There are no developed sites managed by BLM in this area. Some dispersed recreation, mainly hiking and hunting, occurs where public access is available.
Chimney Rock is a San Juan National Forest Archaeological Area located in Colorado between Durango and Pagosa Springs and managed for archaeological protection, public interpretation, and education. Its care, protection, and preservation are shared by the Pagosa Ranger District, USDA Forest Service and the public, who contribute through tour fees, donations, and purchase of items from the Chimney Rock Visitor’s Center. Designated an Archaeological
Area and National Historic Site in 1970, Chimney Rock lies on 4,100 acres of San Juan National Forest land surrounded by the Southern Ute Indian Reservation. The site was home to the ancestors of the modern Pueblo Indians 1,000 years ago and is of great spiritual significance to these tribes. Their ancestors built over 200 homes and ceremonial buildings high above the valley floor, probably to be near the sacred twin rock pinnacles. Of the hundreds of individual sites dotting the landscape, researchers have thus far found 91 structures that may have been permanent structures, plus 27 work camps near farming areas, adding up to more than 200 individual rooms.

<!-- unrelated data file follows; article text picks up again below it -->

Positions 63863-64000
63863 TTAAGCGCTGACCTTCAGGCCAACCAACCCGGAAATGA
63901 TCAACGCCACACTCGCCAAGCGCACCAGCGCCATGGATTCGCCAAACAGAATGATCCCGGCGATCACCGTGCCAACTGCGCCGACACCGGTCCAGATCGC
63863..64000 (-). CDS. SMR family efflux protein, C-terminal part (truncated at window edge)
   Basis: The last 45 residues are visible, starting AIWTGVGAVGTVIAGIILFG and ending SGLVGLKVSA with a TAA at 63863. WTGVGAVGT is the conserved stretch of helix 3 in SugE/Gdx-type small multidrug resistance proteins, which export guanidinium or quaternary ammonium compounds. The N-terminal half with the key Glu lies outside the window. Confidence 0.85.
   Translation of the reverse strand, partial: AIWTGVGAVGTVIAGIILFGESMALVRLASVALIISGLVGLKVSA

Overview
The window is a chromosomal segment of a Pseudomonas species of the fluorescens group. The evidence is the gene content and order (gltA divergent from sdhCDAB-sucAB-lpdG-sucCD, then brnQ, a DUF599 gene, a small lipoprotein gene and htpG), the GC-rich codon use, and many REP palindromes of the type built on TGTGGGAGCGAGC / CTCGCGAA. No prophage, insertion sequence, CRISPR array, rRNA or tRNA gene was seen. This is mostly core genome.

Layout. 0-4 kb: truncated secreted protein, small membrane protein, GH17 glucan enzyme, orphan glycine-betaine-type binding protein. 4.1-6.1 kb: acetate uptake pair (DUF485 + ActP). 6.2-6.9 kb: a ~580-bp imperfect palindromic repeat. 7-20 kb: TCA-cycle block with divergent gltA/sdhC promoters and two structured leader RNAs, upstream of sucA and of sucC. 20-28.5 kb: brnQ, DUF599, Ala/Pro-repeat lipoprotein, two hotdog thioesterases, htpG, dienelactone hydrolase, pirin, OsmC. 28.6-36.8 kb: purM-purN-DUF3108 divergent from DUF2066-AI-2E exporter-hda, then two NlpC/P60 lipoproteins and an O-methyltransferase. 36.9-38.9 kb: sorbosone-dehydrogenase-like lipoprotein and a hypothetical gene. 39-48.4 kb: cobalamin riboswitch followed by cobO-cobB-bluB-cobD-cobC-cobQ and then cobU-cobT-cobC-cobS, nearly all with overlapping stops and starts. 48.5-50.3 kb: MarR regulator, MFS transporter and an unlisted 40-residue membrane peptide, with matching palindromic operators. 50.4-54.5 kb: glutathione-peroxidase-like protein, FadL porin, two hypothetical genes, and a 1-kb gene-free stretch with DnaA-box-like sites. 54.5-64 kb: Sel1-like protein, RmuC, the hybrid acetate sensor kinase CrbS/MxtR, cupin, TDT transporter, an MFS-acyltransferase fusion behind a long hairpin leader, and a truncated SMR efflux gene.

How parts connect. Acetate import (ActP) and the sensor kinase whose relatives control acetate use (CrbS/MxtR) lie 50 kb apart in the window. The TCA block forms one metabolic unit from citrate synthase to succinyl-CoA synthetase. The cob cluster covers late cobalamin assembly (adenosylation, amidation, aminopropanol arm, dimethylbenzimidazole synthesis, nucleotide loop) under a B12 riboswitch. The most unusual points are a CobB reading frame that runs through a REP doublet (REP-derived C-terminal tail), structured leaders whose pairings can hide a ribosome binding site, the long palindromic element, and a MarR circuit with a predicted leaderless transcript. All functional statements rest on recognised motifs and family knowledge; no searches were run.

Most of the habitat is in lower elevations, supporting wildlife associated with ponderosa pine, oak, and pinon juniper. Big game use the area for migration and winter pasture.
There are 14 BLM cattle allotments managed by the Pagosa Field Office. Range conservationists work with 14 permittees responsible for these BLM allotments.
Some potential for fluid minerals may exists, but there are no current minerals activities on BLM lands.